Hybrid organic-inorganic pervaporation membranes for desalination

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Xie, Zongli (2012) Hybrid organic-inorganic pervaporation membranes for desalination. PhD thesis, Victoria University.


Membrane desalination using reverse osmosis (RO) has been the leading candidate technology for supplying fresh water in recent years. However, there is a strong motivation for improving the established membrane process and/or developing alternative membrane technologies to overcome the limitations of high energy cost and brine discharge problems of RO technology. In the later context, pervaporation is a potential membrane technology as it has the advantage that the energy need is essentially independent of the concentration of the salt feed water. The pervaporation process combines the evaporation of volatile components of a mixture with their permeation through a nonporous polymeric membrane under reduced pressure conditions. In desalination applications, pervaporation has the advantage of near 100% of salt rejection. The pervaporation of an aqueous salt solution can be regarded as separation of a pseudo-liquid mixture containing free water molecules and bulkier hydrated ions formed in solution upon dissociation of the salt in water. Previous studies have demonstrated the possibility of applying pervaporation to produce distilled water from aqueous salt solutions. However, the water flux reported in the literature so far is generally quite low (<6 kg/m2·hr). It is believed that one of the main limitations for desalination using pervaporation is the lack of the high performance membranes with both high permeate flux and good salt rejection.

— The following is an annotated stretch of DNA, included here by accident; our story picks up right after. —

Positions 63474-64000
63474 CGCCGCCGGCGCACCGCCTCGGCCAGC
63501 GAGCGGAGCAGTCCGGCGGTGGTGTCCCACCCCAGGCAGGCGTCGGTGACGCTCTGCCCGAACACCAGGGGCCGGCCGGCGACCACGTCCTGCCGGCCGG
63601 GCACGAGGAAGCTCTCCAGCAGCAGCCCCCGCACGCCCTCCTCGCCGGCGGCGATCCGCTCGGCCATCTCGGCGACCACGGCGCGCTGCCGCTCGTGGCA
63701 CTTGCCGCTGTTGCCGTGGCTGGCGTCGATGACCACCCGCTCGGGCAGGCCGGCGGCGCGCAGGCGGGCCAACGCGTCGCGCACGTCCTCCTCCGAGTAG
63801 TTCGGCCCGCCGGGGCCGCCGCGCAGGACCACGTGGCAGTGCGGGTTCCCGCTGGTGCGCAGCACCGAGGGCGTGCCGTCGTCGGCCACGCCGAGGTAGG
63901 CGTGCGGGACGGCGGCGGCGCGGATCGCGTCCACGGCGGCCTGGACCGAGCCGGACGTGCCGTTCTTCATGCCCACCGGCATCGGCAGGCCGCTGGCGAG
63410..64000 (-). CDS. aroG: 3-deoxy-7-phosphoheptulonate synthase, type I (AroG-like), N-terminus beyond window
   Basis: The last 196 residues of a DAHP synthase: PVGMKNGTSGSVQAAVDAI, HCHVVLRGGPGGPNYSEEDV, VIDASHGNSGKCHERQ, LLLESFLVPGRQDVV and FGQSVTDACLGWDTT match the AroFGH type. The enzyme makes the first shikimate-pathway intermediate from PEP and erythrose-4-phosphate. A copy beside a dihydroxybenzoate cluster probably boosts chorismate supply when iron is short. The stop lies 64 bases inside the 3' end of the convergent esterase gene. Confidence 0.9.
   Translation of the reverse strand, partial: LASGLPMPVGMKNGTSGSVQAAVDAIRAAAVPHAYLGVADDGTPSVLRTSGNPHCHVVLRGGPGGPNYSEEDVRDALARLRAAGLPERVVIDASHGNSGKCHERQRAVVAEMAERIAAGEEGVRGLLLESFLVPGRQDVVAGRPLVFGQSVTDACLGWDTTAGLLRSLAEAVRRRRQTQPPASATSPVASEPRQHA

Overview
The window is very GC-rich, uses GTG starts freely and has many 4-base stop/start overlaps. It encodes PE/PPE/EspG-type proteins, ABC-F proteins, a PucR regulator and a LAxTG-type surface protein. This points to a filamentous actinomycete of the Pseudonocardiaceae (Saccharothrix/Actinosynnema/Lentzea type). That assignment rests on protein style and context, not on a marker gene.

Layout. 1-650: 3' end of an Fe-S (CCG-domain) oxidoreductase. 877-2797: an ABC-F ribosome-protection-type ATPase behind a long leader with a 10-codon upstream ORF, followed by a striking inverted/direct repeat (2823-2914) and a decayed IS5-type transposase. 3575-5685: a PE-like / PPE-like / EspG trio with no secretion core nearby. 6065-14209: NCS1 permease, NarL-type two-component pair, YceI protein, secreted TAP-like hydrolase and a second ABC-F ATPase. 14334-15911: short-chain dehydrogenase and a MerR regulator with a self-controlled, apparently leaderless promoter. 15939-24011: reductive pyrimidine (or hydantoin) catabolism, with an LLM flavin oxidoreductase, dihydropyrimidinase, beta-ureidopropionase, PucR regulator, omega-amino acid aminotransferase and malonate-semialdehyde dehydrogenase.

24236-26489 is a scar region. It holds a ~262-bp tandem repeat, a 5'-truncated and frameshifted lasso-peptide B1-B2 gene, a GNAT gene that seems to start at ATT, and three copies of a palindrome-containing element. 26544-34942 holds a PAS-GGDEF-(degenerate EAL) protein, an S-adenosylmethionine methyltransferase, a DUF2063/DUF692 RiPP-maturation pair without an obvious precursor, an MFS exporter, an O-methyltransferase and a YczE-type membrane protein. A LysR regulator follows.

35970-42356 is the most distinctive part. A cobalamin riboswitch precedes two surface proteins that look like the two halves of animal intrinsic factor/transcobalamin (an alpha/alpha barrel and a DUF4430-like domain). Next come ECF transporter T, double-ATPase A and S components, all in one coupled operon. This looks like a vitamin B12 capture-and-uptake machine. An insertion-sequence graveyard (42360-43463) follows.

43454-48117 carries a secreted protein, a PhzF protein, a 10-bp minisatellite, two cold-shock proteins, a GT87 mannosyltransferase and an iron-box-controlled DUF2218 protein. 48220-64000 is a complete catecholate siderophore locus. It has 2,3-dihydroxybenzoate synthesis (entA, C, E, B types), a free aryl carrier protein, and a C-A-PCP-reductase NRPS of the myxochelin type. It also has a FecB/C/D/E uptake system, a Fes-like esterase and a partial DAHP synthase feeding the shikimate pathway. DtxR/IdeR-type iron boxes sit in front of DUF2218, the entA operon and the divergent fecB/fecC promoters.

Item type Thesis (PhD thesis)
URI https://vuir.vu.edu.au/id/eprint/21443
Subjects Historical > FOR Classification > 0904 Chemical Engineering
Historical > Faculty/School/Research Centre/Department > School of Engineering and Science
Keywords energy conservation, production costs, scaleable energy efficient, efficiency, heat treatment, PVA, MA, silica, membranes, process engineering modelling, structure performance, water flux, salt rejection, transport properties, scale-up, process engineering models
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